Does your Business have a Will?

Most people recognise the importance of having a Will to determine how their estate is distributed when they pass. If you are self-employed, a partner or co-director, having a ‘Will’ or succession plan for your business is equally important.

Think about what may happen to your business when a key partner dies or is incapacitated. Generally, business partners are mutually dependent – each relying on the other/s for their skills, expertise and capital so the business can prosper. 

The death or incapacity of a key player causes unprecedented interruption. The continuing partners need to fill a void and, unless funds are available to buy out the departing owner’s share, there is uncertainty over the future control and sustainability of the business. 

Business disruption due to the death or terminal illness of a partner however, can be controlled through buy-sell insurance and an effective buy-sell agreement. 

Buy-sell insurance can minimise the impact of losing a business partner by providing lump sum funding towards a partner’s share after his / her death, total and permanent disablement or in the event of trauma. The payment enables the continuing owners to acquire that partner’s share.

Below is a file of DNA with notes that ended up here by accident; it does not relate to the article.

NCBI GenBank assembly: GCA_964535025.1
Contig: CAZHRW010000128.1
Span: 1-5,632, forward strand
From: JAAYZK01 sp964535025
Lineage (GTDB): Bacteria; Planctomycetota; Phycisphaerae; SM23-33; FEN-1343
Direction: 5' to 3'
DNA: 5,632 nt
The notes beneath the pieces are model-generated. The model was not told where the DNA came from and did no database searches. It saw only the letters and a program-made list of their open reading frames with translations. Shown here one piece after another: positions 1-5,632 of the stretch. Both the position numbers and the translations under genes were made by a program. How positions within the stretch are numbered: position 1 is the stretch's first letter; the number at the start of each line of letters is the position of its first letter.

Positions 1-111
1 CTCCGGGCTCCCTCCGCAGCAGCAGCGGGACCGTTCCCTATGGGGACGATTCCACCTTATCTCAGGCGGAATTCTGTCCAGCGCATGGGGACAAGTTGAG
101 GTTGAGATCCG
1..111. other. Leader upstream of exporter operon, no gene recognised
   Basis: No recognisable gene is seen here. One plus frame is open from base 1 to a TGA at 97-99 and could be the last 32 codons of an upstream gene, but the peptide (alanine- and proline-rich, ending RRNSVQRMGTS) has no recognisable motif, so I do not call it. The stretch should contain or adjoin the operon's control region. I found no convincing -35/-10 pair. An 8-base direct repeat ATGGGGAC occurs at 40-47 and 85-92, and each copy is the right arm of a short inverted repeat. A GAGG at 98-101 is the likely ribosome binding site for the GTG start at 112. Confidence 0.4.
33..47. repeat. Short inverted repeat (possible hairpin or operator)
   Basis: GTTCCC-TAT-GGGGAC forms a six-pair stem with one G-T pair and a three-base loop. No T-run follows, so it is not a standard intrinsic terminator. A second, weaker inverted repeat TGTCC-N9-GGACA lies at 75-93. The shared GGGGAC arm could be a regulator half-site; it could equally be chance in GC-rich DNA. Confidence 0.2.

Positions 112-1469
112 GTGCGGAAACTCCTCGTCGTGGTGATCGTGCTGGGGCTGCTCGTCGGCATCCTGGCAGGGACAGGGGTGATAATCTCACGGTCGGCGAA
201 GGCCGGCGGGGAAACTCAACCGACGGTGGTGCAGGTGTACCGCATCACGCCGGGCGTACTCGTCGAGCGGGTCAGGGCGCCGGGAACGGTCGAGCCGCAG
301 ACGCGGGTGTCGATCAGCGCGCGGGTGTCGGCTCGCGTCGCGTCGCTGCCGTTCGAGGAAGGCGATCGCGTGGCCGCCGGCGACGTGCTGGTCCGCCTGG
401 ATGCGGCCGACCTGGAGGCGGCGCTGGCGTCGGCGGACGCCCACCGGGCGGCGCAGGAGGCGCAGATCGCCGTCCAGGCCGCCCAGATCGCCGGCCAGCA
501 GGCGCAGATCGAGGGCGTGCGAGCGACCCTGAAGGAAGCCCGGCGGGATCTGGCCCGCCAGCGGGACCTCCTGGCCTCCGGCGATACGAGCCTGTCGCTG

Without business insurance, continuing partners may be unable to fund a buy-out and be forced to wind up the business or transfer the outgoing partner’s share to an unknown party. 

If a business partner dies, the business may face demands from that partner’s legal representative to freeze or sell assets to satisfy an interest claimed by the estate. The business may also be subject to the unsolicited involvement by the legal representative or family member of the deceased partner.

Buy-sell insurance and an associated buy-sell agreement prepared by a competent lawyer minimises these risks.

The buy-sell agreement incorporates the arrangements for partners to hold insurance and sets out procedures for acquiring a departing partner’s share. 

The insurance and agreement work together as a business succession plan by providing the funding and process to sustain the business upon the happening of certain events. Disputes are minimised and partners can plan with certainty.

Tim Hayter, Principal, Mid West Lawyers

This information is general in nature and should not be relied upon as legal advice. Formal legal advice should be sought for your particular circumstances.